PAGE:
U.S. Lives: Longer but Sicker?

Contrary to society’s assumptions that good health will increase with each generation, Americans are living longer but enjoying fewer healthy years. We do not appear to be moving to a world where we die without experiencing disease, functioning loss, and disability,” says Eileen M. Crimmins, a professor of gerontology at the University of Southern California (USC). by Crimmins and USC postdoctoral fellow Hiram Beltrán-Sánchez, between 1970 and 2005 the probability that a person aged 65 would live 20 more years doubled to 40%, primarily because of decreases in death from cardiovascular disease and cancer. also increased.

The analysis showed that a man who was 20 years old in 1998 could expect to live about 55 additional years, spending about 10 of those years with serious disease and 3. 8 with limited mobility. In contrast, a man who was 20 years old in 2006 could expect to live longer still (56. 1 additional years) but spend more time with disease (12. 3 years) and lack of mobility (5. 8 years). Women’s average life spans, although still about 5 years longer those of men, increased at a slower rate than men’s, while their years of morbidity increased at a higher rate.

The United States lags behind many countries in increasing longevity. In 2010 the country ranked just 49th among world countries in life expectancy at birth. Crimmins and Beltrán-Sánchez note that recent increases in length of life in the United States have been caused more by improvements in treatments for disease than in disease prevention. doubled between 1980 and 2008 for both men and women. The authors state that only delaying the onset of disease through preventive care will lead to longer disease-free lives.

However, “the reality is that prevention is not always easy and not always the best expenditure of money,” cautions David O. ltzer, chief of hospital medicine at the University of Chicago. Extensions of life expectancy lead to cost. We need to keep this in mind when evaluating cost-effectiveness. If we don’t, we may invest too much in things that extend the length of life and not enough on things that improve quality of life. Avoiding difficult conversations about such matters, he adds, means “we will make mistakes, and we will be less healthy for it.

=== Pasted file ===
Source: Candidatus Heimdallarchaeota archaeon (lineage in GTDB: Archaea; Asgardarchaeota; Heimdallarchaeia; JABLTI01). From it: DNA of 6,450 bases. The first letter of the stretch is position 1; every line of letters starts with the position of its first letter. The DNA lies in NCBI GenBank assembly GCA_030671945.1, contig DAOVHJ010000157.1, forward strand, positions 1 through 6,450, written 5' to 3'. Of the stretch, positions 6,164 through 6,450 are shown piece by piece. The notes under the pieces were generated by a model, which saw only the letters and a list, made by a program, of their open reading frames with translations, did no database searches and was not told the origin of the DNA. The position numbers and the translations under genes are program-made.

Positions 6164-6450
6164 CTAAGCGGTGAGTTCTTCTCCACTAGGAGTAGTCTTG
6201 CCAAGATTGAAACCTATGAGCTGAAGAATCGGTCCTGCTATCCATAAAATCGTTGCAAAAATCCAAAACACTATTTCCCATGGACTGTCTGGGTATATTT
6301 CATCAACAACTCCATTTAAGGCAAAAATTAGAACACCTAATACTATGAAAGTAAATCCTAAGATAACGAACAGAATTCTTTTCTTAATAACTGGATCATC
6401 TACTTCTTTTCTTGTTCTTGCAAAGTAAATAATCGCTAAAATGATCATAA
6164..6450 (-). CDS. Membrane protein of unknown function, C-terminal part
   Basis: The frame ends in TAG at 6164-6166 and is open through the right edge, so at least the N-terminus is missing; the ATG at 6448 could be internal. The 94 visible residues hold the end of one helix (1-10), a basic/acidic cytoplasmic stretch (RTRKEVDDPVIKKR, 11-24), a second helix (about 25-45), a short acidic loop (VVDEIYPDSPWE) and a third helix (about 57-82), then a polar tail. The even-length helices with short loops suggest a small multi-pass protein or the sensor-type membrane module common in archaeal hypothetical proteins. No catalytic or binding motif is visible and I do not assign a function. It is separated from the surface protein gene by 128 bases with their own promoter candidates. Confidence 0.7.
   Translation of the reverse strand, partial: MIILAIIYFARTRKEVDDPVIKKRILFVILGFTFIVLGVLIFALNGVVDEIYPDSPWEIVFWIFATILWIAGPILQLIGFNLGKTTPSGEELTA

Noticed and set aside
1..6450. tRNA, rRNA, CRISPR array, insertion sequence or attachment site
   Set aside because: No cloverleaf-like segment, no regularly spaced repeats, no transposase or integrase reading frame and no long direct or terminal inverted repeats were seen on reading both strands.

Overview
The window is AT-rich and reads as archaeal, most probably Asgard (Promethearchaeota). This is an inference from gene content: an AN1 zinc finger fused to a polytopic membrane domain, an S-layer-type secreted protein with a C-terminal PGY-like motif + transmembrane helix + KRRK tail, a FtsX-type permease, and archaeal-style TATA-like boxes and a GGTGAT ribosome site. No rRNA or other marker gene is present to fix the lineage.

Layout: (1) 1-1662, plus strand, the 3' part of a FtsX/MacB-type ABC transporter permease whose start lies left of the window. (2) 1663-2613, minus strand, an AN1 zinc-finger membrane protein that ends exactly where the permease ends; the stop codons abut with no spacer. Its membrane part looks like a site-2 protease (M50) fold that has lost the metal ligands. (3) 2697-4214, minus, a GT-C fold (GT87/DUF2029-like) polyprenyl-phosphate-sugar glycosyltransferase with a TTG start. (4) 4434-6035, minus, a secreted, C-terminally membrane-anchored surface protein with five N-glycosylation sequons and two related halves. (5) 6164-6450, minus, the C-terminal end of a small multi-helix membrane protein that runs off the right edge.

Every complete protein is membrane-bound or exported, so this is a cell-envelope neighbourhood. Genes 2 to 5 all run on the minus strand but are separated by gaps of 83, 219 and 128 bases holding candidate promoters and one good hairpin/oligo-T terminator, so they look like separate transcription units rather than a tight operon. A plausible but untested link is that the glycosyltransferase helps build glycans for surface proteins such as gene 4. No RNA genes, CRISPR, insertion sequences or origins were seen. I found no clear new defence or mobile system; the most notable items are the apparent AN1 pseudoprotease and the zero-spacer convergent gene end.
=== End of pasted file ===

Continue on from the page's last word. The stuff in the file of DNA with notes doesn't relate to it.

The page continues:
Reducing exposure to pollutants may be one way to decrease morbidity and mortality. Crimmins and colleagues are analyzing the health impacts of exposure to air pollution, which Crimmins says is a clear risk factor for heart disease and cognitive loss.annual mean caused an estimated 40,600 U. S. deaths in 2006.

At a time when we are all concerned about reducing climate change, it is remarkable that in many cities it is cheaper and more efficient to drive to work than to use public transport,” says Carlos Corvalan, a coauthor of the WHO analysis and a senior adviser on risk assessment and global environmental change for the Pan American Health Organization. Addressing this single issue would go a long way in reducing emissions that cause air pollution and respiratory diseases in addition to reducing greenhouse gas emissions and climate change.


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